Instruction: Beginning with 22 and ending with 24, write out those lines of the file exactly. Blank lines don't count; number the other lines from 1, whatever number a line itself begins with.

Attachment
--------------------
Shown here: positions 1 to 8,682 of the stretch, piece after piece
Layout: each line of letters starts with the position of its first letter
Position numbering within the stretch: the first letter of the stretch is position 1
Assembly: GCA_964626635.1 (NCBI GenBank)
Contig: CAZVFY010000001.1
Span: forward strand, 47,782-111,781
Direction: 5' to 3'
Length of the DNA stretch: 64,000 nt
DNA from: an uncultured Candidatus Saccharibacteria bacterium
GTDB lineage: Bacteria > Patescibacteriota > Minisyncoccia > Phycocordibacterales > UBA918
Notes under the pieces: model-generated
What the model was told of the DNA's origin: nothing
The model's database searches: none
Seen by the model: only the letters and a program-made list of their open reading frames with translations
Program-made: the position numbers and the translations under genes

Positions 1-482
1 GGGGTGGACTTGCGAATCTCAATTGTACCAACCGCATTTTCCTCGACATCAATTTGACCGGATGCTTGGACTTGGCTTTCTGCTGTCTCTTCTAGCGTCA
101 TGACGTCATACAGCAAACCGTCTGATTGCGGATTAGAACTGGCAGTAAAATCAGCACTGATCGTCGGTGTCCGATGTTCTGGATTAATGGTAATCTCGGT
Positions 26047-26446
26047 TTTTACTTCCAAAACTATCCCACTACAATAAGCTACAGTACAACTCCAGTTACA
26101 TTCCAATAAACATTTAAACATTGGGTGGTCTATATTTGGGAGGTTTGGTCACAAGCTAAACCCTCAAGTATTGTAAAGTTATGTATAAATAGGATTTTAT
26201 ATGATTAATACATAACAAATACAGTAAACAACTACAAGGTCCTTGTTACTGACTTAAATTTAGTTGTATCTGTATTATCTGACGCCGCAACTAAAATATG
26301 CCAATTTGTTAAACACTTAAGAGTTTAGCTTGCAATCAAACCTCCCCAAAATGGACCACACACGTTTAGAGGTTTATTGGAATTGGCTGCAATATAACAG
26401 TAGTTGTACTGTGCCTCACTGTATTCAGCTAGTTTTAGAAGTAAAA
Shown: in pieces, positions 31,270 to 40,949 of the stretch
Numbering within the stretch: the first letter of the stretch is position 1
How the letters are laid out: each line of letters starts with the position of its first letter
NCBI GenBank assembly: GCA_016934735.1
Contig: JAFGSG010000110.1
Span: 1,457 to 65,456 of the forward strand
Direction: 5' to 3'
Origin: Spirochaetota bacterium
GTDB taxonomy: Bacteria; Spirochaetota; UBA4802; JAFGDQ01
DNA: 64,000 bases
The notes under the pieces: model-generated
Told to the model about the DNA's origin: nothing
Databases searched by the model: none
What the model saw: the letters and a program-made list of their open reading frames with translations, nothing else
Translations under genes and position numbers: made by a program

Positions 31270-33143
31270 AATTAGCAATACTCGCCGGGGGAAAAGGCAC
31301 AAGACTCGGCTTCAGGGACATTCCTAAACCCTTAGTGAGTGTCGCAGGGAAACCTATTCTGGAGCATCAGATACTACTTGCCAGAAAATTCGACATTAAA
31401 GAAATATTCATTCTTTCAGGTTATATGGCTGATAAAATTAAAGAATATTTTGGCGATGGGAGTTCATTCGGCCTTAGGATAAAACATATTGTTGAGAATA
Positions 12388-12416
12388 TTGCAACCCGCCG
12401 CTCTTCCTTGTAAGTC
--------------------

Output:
26201 ATGATTAATACATAACAAATACAGTAAACAACTACAAGGTCCTTGTTACTGACTTAAATTTAGTTGTATCTGTATTATCTGACGCCGCAACTAAAATATG
26301 CCAATTTGTTAAACACTTAAGAGTTTAGCTTGCAATCAAACCTCCCCAAAATGGACCACACACGTTTAGAGGTTTATTGGAATTGGCTGCAATATAACAG
26401 TAGTTGTACTGTGCCTCACTGTATTCAGCTAGTTTTAGAAGTAAAA